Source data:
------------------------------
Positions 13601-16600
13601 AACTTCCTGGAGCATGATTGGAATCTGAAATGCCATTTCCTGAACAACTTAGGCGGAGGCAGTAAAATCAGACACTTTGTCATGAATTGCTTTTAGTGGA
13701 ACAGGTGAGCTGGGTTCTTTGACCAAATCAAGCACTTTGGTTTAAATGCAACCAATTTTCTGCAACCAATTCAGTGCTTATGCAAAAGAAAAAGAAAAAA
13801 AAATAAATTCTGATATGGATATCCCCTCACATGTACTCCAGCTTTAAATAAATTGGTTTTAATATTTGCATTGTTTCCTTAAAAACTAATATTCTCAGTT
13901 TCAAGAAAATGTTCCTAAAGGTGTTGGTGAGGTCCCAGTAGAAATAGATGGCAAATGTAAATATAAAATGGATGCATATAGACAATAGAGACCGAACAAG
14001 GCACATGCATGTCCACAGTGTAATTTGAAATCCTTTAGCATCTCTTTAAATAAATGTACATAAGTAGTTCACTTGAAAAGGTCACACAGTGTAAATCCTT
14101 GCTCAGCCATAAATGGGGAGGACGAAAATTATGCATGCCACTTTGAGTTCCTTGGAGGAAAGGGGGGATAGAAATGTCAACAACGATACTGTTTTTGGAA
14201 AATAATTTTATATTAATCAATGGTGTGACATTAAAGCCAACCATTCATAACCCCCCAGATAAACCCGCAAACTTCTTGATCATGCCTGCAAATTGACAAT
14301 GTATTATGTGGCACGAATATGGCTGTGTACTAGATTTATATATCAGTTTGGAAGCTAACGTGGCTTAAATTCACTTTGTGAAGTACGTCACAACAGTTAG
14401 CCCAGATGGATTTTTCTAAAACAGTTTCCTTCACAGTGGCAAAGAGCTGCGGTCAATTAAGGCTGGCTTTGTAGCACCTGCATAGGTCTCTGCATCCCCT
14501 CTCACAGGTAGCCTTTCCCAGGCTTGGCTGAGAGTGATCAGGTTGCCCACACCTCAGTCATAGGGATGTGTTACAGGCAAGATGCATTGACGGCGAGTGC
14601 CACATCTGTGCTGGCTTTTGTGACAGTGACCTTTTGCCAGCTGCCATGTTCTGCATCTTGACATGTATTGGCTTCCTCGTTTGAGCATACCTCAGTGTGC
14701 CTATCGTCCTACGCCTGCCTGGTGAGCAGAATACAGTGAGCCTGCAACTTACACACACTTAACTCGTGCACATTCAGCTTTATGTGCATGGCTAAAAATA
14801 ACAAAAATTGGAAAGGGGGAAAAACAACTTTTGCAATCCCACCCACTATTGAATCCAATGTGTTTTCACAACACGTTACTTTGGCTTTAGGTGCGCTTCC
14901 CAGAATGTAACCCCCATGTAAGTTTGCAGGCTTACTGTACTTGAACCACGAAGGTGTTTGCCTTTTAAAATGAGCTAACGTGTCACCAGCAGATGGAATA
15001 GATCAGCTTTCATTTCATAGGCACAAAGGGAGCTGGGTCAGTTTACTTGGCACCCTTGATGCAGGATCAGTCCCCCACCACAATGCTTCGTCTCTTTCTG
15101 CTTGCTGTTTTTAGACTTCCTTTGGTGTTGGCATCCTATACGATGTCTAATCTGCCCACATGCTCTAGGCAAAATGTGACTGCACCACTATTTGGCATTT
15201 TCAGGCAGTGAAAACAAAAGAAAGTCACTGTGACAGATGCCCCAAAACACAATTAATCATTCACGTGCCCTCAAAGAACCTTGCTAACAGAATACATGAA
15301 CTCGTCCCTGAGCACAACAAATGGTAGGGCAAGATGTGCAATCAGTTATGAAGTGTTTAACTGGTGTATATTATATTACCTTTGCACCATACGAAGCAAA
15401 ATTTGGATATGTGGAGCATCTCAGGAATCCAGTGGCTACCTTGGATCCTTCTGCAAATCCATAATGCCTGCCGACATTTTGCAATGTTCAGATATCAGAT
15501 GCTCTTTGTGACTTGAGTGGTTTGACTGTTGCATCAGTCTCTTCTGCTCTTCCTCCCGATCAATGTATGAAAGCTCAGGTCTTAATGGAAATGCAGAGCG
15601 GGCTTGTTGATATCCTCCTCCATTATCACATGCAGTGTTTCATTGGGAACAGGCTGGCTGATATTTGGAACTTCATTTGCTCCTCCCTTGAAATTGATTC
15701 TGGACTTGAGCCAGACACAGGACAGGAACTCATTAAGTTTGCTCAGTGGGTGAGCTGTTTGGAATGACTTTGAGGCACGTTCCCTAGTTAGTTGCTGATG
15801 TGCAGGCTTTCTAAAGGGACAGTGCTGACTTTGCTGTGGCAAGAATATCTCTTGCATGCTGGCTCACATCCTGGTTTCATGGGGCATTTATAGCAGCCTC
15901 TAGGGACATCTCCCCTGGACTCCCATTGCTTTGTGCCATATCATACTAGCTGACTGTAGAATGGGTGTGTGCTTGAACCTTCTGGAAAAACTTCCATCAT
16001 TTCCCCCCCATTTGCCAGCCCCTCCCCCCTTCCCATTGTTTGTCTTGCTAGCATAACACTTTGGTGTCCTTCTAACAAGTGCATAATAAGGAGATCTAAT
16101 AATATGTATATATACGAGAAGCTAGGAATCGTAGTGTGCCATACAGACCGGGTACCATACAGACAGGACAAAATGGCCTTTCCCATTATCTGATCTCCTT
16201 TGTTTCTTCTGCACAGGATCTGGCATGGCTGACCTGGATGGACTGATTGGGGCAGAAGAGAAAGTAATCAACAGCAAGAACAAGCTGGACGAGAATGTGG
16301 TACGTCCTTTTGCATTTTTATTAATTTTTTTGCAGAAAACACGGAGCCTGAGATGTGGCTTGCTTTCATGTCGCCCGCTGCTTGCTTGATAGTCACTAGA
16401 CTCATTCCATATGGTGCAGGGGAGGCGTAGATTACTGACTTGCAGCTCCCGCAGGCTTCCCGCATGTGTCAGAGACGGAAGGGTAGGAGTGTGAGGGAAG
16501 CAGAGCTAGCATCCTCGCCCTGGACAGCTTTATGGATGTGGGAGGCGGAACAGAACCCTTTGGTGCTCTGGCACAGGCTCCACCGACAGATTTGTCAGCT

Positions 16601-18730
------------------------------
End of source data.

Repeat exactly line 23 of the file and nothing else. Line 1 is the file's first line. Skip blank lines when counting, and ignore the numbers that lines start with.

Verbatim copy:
15701 TGGACTTGAGCCAGACACAGGACAGGAACTCATTAAGTTTGCTCAGTGGGTGAGCTGTTTGGAATGACTTTGAGGCACGTTCCCTAGTTAGTTGCTGATG